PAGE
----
What would an astrology-shaped gap look like?…
Well, it just so happens that astrology is everywhere and its universality is what comes of the earth having a starry sky, a sun which heats and defines day from night, and a satellite moon which shows phases and a gravitational pull. In fact, if astrology is the search and receipt of meaning from the skies, then astrology has been with earthly inhabitants since we first broke the surface of the broiling primordial soup, got out, drip-dripped across some primeval beach, and began to forage and network.(2)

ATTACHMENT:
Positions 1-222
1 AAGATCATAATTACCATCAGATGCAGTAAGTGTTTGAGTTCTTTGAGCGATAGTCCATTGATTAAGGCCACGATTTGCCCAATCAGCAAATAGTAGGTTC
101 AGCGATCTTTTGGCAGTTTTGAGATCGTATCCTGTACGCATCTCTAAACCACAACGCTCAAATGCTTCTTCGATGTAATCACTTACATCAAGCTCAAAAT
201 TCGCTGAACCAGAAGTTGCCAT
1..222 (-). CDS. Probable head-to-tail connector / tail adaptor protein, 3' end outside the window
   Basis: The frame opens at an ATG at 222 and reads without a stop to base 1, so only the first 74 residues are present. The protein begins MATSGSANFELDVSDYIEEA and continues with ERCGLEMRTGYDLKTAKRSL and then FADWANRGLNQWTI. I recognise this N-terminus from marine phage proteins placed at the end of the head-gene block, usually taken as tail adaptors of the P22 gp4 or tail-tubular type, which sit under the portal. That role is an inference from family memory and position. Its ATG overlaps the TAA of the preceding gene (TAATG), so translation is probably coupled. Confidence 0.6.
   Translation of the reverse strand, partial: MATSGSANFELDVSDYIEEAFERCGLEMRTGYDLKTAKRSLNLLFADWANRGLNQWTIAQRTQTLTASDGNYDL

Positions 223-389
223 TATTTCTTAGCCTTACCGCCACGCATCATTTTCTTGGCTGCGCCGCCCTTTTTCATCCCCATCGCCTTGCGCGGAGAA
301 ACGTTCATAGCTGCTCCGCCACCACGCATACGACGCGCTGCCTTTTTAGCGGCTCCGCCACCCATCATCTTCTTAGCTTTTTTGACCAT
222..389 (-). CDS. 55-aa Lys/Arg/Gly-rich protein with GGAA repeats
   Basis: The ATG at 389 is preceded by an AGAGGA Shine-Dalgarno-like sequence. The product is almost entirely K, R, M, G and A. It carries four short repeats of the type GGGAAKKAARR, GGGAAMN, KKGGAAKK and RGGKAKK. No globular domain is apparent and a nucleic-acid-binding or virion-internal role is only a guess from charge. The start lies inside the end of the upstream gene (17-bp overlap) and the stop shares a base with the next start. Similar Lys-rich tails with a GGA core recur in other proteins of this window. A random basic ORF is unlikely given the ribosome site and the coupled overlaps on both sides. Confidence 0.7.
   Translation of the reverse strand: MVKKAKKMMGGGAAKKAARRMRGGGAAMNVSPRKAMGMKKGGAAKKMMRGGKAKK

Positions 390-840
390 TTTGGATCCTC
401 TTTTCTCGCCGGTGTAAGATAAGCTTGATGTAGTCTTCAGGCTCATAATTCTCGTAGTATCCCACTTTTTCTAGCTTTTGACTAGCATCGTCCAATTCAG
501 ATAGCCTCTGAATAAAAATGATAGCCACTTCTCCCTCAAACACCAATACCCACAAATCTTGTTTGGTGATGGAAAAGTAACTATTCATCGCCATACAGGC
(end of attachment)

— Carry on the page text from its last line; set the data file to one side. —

Maybe it was the super-radiant sun of the time that first called life out with a simple, on-off morse-code – day-night, day-night – accompanied by a rhythmic roll of seasons as the earth twisted on its axis. But now language between the earth and the skies is infinitely complex. Animals, insects and plants might be diurnal or nocturnal or they might cathemeral – which is to say that their activity depends on the interplay of the moon phases with the seasons. They might be crepuscular and active during twilight hours. Plants might be vernalized and reliant on a cold snap to germinate. They might be long-day or short-day and so rely on increasing or decreasing hours of darkness. They might obey lunar or tidal rhythms…It goes on but it is all about the relationship between the earth and the skies, the earth and particular celestial objects, and the bidirectional flow of information between those, and what all this connecting means for individual lives and relationships on earth.